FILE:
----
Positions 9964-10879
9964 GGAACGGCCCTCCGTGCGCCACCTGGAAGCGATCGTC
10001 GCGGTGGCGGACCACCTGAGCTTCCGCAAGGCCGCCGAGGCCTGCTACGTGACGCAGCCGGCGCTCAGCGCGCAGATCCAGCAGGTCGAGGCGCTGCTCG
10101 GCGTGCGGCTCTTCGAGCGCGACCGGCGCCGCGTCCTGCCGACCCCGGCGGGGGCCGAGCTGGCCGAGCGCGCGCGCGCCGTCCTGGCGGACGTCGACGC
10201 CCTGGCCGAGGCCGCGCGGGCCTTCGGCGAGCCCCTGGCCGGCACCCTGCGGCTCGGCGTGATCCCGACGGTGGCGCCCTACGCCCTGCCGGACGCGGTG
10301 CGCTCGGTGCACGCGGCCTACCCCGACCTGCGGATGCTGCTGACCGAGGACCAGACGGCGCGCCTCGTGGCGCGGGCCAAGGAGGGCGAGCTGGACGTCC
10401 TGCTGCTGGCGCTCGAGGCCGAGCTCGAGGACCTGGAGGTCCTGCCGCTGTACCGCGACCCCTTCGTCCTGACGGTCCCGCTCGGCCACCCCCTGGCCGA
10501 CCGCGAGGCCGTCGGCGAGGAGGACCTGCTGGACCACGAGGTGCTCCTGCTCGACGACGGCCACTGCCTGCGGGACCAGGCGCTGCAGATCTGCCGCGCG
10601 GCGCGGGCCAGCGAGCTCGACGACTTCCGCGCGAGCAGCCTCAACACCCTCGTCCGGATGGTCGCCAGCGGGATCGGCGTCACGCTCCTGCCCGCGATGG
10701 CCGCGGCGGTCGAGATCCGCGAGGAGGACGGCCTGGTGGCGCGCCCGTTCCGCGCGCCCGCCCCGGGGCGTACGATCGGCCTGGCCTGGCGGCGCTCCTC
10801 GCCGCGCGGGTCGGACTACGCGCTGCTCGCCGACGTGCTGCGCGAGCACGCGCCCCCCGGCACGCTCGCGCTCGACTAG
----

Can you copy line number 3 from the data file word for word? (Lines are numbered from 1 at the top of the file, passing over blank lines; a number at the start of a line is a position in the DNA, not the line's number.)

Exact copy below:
10001 GCGGTGGCGGACCACCTGAGCTTCCGCAAGGCCGCCGAGGCCTGCTACGTGACGCAGCCGGCGCTCAGCGCGCAGATCCAGCAGGTCGAGGCGCTGCTCG